But the cookbook also prominently says, and I warn you... "Happy Holidays". Heaven forfend!

What Would Hyman Do?

At 2:12 AM, Anonymous hyman's turtle said...

he'd say you hate our troops.

hyman's turtle

At 11:38 PM, Anonymous Sickofspin said...

Ted wrote: "Most obviously, Dukakis and Kerry continued to serve out their terms despite running for the presidency. They didn't bail on commitments made to the people of Massachusetts to do so."

'Most obviously' Ted? Sure Ted, they continued to 'serve'....Let's take a look at how Kerry 'served' shall we? Senate Intelligence Committee: Official records show Kerry not present for at least 76% of public hearings held during his eight years on the panel. Eight years, not just the presidential campaign time frame.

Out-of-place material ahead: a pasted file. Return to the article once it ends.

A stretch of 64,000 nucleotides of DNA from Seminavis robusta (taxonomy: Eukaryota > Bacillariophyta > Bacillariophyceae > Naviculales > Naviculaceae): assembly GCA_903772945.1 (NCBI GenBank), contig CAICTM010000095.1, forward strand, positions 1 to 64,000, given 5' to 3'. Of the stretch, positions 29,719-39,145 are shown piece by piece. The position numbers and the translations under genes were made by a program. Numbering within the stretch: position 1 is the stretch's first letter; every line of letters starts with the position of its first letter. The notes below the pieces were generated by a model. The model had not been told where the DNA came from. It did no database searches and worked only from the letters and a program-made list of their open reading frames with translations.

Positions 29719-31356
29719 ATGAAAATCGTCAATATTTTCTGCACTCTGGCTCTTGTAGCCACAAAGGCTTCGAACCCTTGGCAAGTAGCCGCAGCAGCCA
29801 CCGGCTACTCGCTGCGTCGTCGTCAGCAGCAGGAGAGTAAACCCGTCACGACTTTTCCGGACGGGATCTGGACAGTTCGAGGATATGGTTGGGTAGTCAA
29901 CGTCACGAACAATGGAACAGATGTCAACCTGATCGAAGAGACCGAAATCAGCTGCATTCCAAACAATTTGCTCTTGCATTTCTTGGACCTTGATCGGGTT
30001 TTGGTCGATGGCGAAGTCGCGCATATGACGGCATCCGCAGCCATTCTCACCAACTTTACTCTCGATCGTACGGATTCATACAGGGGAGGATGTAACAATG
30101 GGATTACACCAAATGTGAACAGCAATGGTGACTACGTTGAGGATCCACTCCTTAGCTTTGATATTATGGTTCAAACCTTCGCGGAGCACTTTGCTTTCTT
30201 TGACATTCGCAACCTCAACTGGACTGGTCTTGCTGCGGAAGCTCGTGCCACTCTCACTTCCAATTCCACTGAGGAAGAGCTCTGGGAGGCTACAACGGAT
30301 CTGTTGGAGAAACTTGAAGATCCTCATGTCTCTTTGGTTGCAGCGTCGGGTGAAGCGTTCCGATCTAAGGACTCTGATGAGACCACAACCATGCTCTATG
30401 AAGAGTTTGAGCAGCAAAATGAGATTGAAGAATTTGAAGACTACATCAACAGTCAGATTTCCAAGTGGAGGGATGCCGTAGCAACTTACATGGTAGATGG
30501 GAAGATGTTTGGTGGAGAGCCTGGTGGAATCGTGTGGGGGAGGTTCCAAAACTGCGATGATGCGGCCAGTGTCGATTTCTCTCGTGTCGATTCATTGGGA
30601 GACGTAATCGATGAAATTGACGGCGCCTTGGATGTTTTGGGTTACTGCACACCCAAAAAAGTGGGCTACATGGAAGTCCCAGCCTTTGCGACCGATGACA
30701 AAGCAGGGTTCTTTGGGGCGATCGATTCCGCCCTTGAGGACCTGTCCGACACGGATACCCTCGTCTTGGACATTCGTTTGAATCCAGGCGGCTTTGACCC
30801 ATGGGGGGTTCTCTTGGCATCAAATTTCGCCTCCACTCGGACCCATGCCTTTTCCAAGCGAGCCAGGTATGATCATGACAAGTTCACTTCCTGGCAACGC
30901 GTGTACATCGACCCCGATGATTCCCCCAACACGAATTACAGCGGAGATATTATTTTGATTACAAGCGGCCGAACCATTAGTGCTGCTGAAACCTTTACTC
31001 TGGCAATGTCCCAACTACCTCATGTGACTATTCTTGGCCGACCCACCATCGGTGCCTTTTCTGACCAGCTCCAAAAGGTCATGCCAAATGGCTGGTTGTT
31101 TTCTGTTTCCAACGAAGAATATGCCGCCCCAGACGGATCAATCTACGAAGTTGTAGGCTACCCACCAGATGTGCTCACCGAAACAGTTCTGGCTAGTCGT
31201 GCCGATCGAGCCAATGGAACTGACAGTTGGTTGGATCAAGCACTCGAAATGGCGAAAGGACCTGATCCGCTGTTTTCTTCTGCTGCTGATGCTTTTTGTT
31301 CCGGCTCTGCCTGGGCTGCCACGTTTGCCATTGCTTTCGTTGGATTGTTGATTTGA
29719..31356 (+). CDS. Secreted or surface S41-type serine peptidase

Regarding Senate votes, Mr. Kerry was absent 60 percent of the time during his run for the White House, totaling 246 votes. In contrast, Rep. Dennis J. Kucinich who fruitlessly campaigned until the end, missed just 7 percent of the votes, totaling 38.

And that's the Ted Remington exposure.

At 11:40 AM, Anonymous Anonymous said...

* * * * * * * * * * * * * * * * * * * *
Sick Smear-o-Meter: FIFTEEN!!
* * * * * * * * * * * * * * * * * * * *

This is now at least the FIFTEENTH time Sick of Spin has refused to provide any evidence for his smear against Ted Remington (Sick claimed the Ted abused his academic position by politicizing his work.)

* * * * * * * * * * * * * * * * * * *

Like Hyman, Sick continues with his shovel, but refuses to act with basic responsibly.

If he were my kid, he'd at least be given a 1 hour "time out".

Sick, where's your decency?

Huh? Huh? HUH? Hello McSick?
Hello in there!!!